My Friend Dahmer

A portrait of the serial killer as a young weirdo.

(Courtesy of FilmRise)

To paraphrase Werner Herzog, even serial killers started small, and they were probably all awkward teenagers at some point. Based on the graphic-novel memoir by Derf Backderf, the picture recounts the last couple hellish years Jeffrey Dahmer (Ross Lynch) spent in a hellish Ohio high school, and in a home being broken by his troubled mother, Joyce (Anne Heche, doing her best Megan Mullally). Dahmer finds some social connections by becoming the “mascot” of a group of boys — including memoirist Backderf (Alex Wolff) — who somewhat mindlessly encourage his sociopathic tendencies, especially his willingness to pretend to have seizures in public. (He also messes with the school librarian, which is beyond inexcusable.)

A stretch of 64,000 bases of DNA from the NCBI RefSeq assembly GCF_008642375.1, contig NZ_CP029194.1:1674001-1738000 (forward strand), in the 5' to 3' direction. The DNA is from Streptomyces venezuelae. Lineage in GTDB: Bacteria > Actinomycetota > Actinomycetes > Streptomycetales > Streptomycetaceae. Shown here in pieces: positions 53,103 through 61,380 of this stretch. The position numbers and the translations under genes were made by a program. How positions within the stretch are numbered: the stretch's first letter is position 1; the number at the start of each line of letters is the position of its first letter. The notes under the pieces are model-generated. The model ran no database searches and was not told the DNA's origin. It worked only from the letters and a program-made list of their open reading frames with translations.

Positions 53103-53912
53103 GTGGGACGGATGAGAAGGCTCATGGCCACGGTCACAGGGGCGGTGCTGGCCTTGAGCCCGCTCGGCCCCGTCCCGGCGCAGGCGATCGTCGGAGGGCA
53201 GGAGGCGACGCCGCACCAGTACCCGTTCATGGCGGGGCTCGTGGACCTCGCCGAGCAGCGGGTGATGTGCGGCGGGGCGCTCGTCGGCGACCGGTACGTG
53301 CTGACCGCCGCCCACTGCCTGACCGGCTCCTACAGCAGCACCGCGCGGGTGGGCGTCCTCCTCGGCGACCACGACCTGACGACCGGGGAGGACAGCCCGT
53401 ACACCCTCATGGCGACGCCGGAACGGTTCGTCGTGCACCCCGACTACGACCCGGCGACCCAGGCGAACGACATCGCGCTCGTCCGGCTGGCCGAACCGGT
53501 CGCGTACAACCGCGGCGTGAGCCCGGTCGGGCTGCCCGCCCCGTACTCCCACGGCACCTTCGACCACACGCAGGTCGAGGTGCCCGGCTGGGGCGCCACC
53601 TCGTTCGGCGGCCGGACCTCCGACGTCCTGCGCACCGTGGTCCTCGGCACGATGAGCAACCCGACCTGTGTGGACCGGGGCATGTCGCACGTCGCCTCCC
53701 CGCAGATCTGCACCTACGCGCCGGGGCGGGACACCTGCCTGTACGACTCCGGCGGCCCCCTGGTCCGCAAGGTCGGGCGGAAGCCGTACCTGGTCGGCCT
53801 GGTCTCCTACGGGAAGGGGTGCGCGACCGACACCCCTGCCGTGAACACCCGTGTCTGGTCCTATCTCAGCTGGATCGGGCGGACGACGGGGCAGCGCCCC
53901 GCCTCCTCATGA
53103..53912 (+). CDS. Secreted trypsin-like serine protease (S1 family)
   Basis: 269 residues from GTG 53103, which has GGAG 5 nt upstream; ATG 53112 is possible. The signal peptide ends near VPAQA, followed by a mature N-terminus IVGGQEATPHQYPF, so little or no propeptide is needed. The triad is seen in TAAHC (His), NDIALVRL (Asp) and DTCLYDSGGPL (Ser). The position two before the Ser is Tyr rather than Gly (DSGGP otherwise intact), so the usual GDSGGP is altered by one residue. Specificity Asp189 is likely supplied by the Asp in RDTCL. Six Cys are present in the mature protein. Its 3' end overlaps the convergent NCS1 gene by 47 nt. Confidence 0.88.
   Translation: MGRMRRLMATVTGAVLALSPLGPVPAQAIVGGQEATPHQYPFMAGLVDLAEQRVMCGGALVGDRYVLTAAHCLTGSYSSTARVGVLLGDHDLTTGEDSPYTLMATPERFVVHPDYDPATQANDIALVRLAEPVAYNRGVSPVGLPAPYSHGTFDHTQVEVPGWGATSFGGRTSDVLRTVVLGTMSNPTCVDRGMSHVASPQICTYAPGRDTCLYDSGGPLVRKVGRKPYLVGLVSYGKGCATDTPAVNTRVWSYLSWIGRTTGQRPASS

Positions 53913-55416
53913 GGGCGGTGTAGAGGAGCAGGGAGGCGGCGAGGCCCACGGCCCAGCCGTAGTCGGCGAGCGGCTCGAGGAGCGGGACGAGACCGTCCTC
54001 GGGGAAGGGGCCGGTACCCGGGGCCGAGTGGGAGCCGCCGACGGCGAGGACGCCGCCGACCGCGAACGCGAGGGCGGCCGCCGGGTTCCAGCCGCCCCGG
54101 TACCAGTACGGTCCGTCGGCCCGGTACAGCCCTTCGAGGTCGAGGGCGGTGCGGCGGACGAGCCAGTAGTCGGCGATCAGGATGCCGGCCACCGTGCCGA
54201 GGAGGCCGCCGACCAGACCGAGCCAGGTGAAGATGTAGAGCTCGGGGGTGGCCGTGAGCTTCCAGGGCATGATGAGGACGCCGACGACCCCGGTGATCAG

My Friend Dahmer is pure character study, and though it’s Rated R for “disturbing images, language, teen drug use, drinking and sexual content, and for brief nudity,” the picture is almost entirely nonviolent. It’s admirable that the film avoids full-on exploitation by ending just before Dahmer’s first human kill, but the two-act structure also results in the film never quite making it to the fireworks factory. And even if the viewer is unaware of his eventual crimes, the fact that Dahmer asks to be referred to as “Jeffrey” rather than the far more dignified “Jeff” suggests his mental instability. It’s the little things.

My Friend Dahmer
Rated R.
Opens Friday at the Roxie Theater.

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